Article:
mSATA DriveIntel SSD 310 80 GB
GraphicsAMD Mobility Radeon HD 5730
System Software And Drivers
Operating SystemWindows 7 Ultimate 64-bit
DirectXDirectX 11
Graphics DriverAMD Driver 8.702-5

Along with the notebook, Intel provided a demonstration script that we modified for our own purposes. The benchmark does the following:

  1. Launches a virus scanner (Avast Virus Cleaner Tool) to generate background I/O.
  2. Opens an MHTML document in IE8.
  3. Opens a document in Word 2010 and scrolls down, causing the application to do more reads.
  4. Opens a spreadsheet in Excel 2010 and scrolls down.
  5. Opens a PDF document in Acrobat Reader 9 and scrolls down.
  6. Opens Outlook 2010.
  7. Creates an e-mail and displays the time to complete the demo.

There are structural limitations to our demo because it shows a mix of HDD and SSD performance characteristics. The saved Web page, Word doc, Excel spreadsheet, and PDF file are all located on the OS drive. Likewise, Avast stacks the deck a bit further because it is set to start scanning documents on the system drive.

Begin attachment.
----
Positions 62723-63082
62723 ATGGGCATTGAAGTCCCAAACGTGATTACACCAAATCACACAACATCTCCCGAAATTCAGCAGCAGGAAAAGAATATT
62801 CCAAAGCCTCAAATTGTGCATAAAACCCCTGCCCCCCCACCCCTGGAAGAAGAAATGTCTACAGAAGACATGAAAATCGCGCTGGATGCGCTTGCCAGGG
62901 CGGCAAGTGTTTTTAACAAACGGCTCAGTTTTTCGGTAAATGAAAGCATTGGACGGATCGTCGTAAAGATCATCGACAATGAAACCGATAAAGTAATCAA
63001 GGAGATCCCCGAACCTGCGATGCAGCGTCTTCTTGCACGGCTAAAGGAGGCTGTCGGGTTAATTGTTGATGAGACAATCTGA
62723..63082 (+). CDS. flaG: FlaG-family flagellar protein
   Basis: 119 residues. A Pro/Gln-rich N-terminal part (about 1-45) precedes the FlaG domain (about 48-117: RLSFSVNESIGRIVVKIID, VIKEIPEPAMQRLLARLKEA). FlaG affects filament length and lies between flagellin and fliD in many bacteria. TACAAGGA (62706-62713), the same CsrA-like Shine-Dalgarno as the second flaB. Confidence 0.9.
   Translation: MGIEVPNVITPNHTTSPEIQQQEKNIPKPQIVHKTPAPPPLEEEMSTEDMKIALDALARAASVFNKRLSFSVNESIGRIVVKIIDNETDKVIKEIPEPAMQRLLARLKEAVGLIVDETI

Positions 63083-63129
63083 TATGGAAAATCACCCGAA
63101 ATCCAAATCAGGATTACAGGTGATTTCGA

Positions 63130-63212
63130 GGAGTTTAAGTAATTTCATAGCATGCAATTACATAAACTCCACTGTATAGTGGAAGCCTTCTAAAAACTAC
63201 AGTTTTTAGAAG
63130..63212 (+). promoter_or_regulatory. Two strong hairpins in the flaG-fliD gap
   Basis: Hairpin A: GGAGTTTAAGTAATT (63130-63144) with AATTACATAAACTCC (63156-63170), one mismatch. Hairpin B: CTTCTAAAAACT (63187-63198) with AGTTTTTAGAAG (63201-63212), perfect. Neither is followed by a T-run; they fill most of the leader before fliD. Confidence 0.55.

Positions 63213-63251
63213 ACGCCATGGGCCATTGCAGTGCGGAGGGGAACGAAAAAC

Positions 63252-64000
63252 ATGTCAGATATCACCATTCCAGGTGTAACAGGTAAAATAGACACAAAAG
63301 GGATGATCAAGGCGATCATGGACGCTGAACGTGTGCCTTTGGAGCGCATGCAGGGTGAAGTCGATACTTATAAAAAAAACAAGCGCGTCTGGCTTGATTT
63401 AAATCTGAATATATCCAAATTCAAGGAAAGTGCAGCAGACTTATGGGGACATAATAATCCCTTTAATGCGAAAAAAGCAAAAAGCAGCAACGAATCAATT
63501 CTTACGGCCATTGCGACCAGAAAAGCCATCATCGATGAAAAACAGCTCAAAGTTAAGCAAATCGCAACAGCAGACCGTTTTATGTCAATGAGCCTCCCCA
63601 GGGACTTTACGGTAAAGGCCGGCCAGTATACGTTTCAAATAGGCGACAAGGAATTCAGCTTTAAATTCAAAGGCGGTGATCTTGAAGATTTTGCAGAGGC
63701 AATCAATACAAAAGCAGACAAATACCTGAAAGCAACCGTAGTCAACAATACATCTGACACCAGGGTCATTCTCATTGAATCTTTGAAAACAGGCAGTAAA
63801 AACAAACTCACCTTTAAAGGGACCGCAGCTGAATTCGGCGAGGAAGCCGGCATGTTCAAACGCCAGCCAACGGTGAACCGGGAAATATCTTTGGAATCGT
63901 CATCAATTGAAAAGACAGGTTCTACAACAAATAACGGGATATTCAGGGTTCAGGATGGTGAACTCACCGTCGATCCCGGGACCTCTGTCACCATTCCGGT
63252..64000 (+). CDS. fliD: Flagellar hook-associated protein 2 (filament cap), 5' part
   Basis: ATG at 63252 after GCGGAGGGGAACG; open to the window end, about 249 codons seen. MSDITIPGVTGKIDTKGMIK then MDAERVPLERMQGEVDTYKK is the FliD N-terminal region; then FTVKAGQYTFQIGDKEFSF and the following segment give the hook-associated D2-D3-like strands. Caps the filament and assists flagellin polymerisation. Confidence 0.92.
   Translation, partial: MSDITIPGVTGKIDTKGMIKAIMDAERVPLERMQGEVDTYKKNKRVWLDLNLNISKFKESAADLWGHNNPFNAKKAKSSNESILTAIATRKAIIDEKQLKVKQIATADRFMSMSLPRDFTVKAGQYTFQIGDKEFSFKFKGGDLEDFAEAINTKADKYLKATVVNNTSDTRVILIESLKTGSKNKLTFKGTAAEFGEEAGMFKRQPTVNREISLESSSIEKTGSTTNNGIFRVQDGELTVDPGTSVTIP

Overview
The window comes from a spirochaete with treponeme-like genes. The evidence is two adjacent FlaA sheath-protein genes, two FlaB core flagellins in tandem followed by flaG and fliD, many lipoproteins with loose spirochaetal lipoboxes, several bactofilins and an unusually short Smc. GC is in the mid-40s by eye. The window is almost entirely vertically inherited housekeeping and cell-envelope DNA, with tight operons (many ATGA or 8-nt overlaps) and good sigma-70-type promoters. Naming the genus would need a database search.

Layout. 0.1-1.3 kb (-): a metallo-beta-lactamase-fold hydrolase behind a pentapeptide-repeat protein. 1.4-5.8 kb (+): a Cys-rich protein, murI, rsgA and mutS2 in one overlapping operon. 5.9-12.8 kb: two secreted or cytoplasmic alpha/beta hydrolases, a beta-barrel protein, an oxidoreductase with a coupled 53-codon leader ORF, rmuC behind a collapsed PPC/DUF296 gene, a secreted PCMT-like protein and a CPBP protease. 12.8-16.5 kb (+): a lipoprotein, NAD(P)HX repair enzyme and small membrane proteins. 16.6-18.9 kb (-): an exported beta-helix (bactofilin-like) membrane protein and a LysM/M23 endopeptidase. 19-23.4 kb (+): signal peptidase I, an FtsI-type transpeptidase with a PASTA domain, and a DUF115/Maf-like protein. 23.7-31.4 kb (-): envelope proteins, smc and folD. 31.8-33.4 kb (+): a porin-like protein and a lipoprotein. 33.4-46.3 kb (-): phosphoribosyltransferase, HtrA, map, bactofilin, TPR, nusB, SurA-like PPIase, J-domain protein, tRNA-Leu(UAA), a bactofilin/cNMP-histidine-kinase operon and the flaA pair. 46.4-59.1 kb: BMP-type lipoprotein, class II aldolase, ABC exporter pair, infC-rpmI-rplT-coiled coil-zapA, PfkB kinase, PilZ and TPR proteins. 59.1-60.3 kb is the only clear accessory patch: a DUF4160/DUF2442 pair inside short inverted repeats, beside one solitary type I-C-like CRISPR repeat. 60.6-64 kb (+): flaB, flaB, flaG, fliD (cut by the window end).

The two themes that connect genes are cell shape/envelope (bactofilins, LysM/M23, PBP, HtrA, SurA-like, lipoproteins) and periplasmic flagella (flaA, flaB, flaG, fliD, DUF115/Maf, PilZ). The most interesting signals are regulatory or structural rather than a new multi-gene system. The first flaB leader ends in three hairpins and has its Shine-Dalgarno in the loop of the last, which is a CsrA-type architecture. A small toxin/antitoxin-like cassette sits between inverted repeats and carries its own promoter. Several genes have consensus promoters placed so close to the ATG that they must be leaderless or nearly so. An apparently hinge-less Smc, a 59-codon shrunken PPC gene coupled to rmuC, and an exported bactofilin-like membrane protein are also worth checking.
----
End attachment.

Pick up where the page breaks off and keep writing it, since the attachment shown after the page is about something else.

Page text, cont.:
As a result, we have added two additional benchmarks to show a more granular level of performance data. Our restart benchmark is programmed to measure system responsiveness from the time you hit restart to the time Windows is ready to execute commands. The Photoshop benchmark simply measures the time from program execution to the time the program is ready to open a file.

SSDHDDHDD (OS) +SSD (Programs)SSD (OS)HDD (Programs)
Restart Time39.9 secs50.7 secs50.6 secs39.9 secs
Photoshop CS5 (64-bit) Launch3.0 secs9.5 secs4.9 secs12.2 secs
Tom's Hardware's Demo12.7 secs31.1 secs15.8 secs21.9 secs

Due to file dependencies, there is variation in the launch times for Photoshop, but it shows how different configurations can affect performance. Having two drives in your system can be more beneficial to the average user, but you will have to deliberately set up your programs and OS to take advantage of that performance gain.